February 19th, 2017 – Sixth Sunday After Ep

Perfection: A Donut Theology

Leviticus 19: 1-2, 9-18

Matthew 5: 38-48

 

“They say that nobody is perfect. Then they tell you practice makes perfect. I wish they’d make up their minds.” Winston Churchill

Matthew 5:48. “Be perfect, therefore, because your Heavenly Father is perfect.” That is what Christ has to say to us this week. At the apex of Jesus’ Sermon on the Mount, we are told exactly what is expected of us as disciples. Perfection. Teleios in the Greek.
Hearing this, we are tempted to jump right to acknowledging the impossibility of this expectation. For as Romans (3:23) confirms for us, “All have sinned and fallen short of the glory of God.” I admit I was tempted this week to write a sermon on forgiveness instead of perfection.
But. I think we can be brave in the face of un-attainability… and consider that there might be something to this notion of perfection for God to reveal to us today.

Let’s take a moment to bless this imperfect sermon on perfection:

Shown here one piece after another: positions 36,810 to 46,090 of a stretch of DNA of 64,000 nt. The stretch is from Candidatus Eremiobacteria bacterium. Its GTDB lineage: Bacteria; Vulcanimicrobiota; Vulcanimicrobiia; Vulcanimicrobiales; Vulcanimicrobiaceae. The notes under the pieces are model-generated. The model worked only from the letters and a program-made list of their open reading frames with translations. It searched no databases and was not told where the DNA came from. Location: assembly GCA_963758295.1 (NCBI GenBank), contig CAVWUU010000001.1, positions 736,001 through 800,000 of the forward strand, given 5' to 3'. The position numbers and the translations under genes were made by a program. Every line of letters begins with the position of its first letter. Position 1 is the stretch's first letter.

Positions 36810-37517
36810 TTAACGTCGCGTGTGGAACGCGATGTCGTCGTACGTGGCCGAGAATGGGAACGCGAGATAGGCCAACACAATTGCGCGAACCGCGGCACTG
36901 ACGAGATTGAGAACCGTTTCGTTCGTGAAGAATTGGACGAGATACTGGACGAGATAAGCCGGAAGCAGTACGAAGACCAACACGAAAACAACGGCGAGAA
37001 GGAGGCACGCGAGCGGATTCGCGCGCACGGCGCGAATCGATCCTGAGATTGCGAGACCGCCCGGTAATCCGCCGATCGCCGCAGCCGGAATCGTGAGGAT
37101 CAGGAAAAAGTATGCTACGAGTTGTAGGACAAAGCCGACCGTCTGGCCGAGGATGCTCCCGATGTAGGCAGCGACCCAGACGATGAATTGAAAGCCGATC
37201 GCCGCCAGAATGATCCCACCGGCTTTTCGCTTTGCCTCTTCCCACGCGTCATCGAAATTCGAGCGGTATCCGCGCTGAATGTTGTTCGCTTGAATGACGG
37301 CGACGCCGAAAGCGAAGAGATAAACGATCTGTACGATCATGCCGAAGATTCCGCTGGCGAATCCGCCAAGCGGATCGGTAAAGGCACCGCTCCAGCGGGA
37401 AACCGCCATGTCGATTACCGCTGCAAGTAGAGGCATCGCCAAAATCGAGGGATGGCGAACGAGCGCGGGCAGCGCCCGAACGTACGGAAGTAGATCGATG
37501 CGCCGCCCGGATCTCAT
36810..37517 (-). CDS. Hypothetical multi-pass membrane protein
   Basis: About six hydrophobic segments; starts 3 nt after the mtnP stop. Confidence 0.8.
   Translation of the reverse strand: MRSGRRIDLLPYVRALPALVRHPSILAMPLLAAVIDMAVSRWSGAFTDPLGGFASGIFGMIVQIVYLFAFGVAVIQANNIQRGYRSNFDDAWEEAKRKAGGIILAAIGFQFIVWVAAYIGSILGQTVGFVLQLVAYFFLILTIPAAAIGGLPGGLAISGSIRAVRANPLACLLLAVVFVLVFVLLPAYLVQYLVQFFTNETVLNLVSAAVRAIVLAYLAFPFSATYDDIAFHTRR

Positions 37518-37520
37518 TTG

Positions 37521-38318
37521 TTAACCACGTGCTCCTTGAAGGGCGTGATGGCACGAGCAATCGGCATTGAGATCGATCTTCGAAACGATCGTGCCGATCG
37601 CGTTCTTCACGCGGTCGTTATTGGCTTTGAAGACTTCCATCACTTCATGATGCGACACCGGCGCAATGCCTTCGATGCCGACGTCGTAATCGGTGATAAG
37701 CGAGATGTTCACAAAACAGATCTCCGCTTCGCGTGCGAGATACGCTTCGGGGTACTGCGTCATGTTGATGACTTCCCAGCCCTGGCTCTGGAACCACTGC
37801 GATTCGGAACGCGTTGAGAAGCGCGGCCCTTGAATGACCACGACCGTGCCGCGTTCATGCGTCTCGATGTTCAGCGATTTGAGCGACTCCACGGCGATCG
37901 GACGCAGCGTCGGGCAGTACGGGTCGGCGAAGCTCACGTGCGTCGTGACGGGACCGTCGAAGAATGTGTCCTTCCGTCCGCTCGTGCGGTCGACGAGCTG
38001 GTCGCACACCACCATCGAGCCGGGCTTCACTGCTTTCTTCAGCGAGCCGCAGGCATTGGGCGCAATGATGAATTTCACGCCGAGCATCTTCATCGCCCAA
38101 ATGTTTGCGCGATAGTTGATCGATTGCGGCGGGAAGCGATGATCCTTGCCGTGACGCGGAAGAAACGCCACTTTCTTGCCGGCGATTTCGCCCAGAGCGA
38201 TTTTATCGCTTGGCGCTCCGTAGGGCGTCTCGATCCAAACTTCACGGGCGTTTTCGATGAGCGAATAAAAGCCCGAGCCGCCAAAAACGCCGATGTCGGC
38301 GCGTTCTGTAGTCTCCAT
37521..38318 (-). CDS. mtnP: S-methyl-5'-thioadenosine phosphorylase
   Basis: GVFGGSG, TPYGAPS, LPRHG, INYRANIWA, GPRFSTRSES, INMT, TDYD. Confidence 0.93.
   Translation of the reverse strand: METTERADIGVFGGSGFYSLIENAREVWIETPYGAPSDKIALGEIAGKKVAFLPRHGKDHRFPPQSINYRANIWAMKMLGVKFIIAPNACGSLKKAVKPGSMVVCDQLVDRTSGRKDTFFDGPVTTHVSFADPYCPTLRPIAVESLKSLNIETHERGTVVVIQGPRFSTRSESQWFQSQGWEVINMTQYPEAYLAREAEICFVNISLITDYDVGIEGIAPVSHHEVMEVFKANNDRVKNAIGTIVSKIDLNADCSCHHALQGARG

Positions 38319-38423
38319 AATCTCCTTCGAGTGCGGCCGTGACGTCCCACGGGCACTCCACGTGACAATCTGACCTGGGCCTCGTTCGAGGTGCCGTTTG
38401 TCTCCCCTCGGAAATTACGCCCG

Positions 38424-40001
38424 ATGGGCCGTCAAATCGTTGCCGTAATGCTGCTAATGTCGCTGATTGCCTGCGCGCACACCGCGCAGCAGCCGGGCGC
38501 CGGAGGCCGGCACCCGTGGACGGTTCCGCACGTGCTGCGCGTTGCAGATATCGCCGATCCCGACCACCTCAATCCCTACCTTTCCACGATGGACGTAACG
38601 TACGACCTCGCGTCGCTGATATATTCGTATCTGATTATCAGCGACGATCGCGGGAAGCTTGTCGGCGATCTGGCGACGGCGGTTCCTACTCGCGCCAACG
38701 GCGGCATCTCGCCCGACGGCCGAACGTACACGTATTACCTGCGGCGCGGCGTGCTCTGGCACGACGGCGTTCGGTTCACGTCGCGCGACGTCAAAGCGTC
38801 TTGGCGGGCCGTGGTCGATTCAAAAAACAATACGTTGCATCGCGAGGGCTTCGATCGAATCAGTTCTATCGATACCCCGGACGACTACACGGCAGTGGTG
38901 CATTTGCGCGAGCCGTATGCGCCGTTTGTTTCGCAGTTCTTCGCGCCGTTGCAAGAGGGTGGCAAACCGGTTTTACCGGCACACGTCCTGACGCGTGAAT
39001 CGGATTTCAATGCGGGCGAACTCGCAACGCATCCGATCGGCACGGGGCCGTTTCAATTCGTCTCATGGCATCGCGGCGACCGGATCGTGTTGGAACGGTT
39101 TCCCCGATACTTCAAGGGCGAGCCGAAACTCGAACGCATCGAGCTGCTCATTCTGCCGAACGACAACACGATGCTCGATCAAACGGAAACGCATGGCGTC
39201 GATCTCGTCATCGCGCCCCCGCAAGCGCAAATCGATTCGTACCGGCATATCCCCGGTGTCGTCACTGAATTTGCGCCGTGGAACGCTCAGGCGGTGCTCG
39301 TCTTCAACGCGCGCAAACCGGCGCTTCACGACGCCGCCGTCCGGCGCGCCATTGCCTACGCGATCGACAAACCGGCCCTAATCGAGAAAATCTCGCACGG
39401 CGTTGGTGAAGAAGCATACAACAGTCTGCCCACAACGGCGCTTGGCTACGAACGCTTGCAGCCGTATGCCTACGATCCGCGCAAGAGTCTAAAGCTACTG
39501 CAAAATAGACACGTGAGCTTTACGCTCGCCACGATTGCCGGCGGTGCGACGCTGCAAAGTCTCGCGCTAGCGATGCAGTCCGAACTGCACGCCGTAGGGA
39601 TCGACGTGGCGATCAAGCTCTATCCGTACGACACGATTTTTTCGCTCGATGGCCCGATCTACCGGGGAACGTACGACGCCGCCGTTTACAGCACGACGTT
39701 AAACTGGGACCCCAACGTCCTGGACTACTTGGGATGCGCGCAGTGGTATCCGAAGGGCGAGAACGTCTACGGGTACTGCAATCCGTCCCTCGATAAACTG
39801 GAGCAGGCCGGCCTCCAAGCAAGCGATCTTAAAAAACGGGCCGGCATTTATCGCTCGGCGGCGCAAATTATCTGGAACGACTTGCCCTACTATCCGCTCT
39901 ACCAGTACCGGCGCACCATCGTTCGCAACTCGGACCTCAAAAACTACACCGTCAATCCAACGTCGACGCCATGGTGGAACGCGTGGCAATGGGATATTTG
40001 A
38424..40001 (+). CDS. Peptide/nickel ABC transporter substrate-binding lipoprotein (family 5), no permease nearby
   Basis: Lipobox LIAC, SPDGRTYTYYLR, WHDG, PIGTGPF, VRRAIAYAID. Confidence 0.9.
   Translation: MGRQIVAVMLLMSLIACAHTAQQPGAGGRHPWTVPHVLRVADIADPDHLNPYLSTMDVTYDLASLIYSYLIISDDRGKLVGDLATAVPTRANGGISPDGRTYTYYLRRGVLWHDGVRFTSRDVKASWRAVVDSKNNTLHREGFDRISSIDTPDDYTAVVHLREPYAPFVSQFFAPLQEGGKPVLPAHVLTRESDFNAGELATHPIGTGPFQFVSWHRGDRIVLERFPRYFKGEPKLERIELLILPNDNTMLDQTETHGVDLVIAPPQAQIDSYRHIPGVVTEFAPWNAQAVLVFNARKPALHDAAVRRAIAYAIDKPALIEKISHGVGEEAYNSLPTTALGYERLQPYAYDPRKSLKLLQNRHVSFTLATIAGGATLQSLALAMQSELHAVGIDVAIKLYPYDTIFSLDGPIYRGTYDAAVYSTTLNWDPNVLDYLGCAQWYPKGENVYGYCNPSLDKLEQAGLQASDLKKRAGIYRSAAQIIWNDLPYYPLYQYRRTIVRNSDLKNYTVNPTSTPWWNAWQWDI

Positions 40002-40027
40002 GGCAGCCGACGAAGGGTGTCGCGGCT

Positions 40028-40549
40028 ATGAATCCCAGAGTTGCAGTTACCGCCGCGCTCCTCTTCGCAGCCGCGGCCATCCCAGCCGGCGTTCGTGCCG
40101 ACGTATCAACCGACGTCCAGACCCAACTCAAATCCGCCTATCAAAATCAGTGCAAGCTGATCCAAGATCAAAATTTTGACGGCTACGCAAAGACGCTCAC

Lord, we approach your Word with the heart of a student. Help us to learn, to grow. Place in us an openness of mind and a softness of heart for we wish to understand your truth. Lord, bless this time of message today, might it be redeemed for your glory! Amen.

Now… for the task of pondering perfection I present to you… a visual aid.
(unveil a plate of donuts)
I have been looking forward to this sermon all week… (take a bite.). A greater example of perfection I have yet to encounter.
Did you know that the most popular donut in the world is the simple/ classic glazed donut? I prefer one with a bit more pizzazz as you can see from my sprinkled selection. (Take a bite.)